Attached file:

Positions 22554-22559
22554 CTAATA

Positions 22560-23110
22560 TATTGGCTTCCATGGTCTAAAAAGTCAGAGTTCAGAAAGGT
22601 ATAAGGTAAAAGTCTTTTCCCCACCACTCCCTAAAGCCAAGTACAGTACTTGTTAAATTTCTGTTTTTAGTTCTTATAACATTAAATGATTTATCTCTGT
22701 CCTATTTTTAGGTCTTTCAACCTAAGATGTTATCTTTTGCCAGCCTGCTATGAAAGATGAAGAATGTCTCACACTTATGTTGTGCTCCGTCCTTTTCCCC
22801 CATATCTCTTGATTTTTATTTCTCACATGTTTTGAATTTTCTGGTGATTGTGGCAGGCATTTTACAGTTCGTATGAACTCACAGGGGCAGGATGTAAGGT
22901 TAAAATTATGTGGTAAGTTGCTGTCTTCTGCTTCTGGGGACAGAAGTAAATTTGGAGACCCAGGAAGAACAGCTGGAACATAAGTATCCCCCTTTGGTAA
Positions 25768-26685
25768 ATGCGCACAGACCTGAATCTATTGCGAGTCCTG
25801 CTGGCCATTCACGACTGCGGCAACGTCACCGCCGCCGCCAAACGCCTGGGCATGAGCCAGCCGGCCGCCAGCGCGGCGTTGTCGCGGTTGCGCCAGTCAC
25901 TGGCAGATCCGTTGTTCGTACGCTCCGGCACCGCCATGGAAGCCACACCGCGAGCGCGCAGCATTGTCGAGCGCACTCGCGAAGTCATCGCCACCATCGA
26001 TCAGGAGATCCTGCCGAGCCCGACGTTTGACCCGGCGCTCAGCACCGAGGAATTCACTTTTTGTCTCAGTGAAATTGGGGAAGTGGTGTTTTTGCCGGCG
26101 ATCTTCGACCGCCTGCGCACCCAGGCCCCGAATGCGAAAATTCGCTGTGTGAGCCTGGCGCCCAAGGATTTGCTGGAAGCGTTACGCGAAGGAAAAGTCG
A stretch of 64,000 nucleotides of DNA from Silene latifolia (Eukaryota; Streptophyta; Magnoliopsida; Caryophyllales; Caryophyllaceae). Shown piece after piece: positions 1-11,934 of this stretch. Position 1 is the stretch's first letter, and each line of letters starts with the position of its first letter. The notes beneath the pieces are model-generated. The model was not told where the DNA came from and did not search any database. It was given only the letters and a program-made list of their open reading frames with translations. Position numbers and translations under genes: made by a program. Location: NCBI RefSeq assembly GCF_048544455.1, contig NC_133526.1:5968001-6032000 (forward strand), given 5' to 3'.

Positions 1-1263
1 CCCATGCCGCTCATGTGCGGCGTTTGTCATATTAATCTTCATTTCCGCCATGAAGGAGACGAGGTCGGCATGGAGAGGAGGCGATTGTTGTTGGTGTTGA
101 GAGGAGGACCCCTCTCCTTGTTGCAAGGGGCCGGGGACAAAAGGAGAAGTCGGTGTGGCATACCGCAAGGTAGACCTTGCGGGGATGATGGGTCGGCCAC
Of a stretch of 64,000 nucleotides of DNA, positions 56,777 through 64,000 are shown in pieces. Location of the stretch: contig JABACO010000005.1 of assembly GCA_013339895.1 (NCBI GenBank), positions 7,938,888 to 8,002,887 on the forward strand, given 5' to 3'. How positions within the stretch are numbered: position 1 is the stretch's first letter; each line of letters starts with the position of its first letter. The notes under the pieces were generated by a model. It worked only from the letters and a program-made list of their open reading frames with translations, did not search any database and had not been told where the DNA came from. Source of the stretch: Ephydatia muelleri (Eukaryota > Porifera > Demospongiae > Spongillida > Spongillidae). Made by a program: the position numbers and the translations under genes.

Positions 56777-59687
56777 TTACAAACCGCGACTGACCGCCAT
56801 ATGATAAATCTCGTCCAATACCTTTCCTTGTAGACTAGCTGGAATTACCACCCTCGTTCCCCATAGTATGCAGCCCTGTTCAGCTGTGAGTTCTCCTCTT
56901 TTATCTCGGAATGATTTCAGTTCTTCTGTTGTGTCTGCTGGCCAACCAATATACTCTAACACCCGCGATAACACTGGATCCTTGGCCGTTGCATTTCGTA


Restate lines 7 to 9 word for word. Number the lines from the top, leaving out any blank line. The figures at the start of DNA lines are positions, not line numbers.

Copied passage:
22801 CATATCTCTTGATTTTTATTTCTCACATGTTTTGAATTTTCTGGTGATTGTGGCAGGCATTTTACAGTTCGTATGAACTCACAGGGGCAGGATGTAAGGT
22901 TAAAATTATGTGGTAAGTTGCTGTCTTCTGCTTCTGGGGACAGAAGTAAATTTGGAGACCCAGGAAGAACAGCTGGAACATAAGTATCCCCCTTTGGTAA
Positions 25768-26685